A couple of weeks ago I had one of the most surreal days I’ve had in nearly two years at BTP (and believe me, there have been some strange days). I spent the day in prison. It wasn’t for anything untoward, but to see how our used coffee grounds are being used by a social enterprise called Green Shoots, to grow mushrooms at HMP Dartmoor.
After a spooky drive through the early morning fog that hung over the moors, I approached the intimidating grey stone buildings of the prison. Visions of Fletch and Godber’s tomfoolery in Porridge were quite far away as I went through the main gates. Once I reached security I was met by Danny, a governor there, who filled the door and gave a pretty strong handshake.
Danny took me on a tour of the prison, showing me the cells, and industries and trades that they have for the inmates (brickwork, carpentry and a call centre, which surprised me!). It was quite reassuring to be in Danny’s company as we did this I can tell you.
As we were walking around, he told me about the impact the project has had on the prisoners involved, and the pride they all take in being the first of its kind in the UK. It was set up by Mark Ellery from Green Shoots as a pilot to produce food on a commercial and sustainable basis, whilst providing valuable training, life-skills and experience for the inmates.
The project runs from several unused cells, which now act as rooms for mixing, bagging and boxing, and of course growing the mushrooms. The small, confined cells have the perfect conditions for growing mushrooms: dark, cool and slightly damp. One of the inmates told me this is because they’re controlled remotely from Birmingham! (He also told me this can make things pretty chilly during the winter.)
The prisoners (alongside the Green Shoots team) mix the coffee grounds with compost and mushroom spores. These are then bagged, watered and left to grow into amazing oyster mushrooms. They grow out the front of the bag until large enough to be harvested. Generally, each bag will provide enough mushrooms for 2 to 3 harvests.
How it helps the inmates:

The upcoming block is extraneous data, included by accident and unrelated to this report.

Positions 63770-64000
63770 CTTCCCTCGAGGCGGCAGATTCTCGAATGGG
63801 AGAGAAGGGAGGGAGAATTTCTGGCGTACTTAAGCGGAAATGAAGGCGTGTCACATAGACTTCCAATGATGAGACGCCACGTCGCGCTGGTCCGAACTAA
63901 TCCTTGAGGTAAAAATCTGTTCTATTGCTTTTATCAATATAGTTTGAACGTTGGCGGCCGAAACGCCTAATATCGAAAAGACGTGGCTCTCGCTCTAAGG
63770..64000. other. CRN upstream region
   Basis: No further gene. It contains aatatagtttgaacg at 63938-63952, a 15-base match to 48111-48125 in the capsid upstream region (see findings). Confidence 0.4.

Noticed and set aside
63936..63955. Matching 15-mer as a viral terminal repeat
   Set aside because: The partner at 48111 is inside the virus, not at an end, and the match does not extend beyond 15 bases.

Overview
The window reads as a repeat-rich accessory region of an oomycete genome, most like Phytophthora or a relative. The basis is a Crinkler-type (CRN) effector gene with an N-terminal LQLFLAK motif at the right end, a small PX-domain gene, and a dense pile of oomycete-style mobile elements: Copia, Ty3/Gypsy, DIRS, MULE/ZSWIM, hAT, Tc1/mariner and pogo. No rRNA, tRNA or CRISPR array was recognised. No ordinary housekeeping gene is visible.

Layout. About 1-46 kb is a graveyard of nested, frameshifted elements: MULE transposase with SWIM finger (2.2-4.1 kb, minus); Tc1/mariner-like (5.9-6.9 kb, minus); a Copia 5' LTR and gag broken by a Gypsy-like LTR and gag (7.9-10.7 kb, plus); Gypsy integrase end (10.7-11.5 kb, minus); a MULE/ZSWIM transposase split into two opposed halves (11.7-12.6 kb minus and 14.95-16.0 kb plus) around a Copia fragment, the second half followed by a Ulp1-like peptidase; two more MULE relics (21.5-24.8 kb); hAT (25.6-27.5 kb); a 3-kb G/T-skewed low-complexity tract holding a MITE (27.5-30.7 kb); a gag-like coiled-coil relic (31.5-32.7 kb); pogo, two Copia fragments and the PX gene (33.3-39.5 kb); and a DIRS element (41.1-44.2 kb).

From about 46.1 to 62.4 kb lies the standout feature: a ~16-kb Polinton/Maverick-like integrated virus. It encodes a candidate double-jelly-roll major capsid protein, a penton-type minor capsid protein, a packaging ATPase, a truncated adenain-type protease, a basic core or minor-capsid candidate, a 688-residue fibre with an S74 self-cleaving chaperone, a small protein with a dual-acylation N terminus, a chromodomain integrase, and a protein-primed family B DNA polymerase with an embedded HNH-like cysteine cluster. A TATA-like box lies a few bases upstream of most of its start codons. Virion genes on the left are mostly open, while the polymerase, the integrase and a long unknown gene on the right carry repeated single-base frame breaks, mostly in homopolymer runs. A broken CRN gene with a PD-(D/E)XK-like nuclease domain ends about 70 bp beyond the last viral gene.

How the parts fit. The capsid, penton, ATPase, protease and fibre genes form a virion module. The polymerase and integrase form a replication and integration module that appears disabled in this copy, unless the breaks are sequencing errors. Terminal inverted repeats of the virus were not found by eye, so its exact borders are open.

I met several of the inmates who work on the scheme, and all of them are incredibly knowledgeable on the subject. Considering they all come from a variety of backgrounds and have little or no experience in horticulture, it’s amazing the skills they have picked up. The fact they all wear boiler suits and masks (to ensure the highest health and safety) gave them an air of scientific authority too!
There is a strict policy of who can and cannot work with Green Shoots. Most of the inmates involved have been in prison for a long time, so they really appreciate the opportunity to work day in day out. They also receive benefits such as biscuits and t-shirts, which although small items, have a big impact on their day to day life. For example, by having an extra t-shirt, they don’t have to wash their clothes each evening in their cells to make sure they have a clean one to wear the next day.
The success of the project can be measured by it having picked recently won a European Sustainability award, or by the fact that several other UK prisons are looking into replicating it. But it’s success is best shown by the passion the inmates have for it. When I talked to them, all my preconceptions and prejudice fell away, as I saw how much they were learning and the satisfaction it gave them.
Why we’re involved:
We serve a lot of coffees (around 12,000 per week), and this means a lot of coffee waste. We try where we can to reuse and recycle our grounds, as when coffee grounds are dumped into landfill they create methane, a greenhouse gas more harmful than carbon dioxide. So by sending our grounds to HMP Dartmoor, we’re not just helping the Green Shoots project, but reducing our waste.
And, as a bonus, the fabulous oyster mushrooms the inmates have grown have been added to the menu at our Gloucester Road café!
Want more information on Green Shoots?
Watch the video of our grounds being used to grow mushrooms here
Learn about the project’s expansion into HMP Eastwood Park female prison, how they’ll be selling mushrooms to businesses on the Green Shoots site
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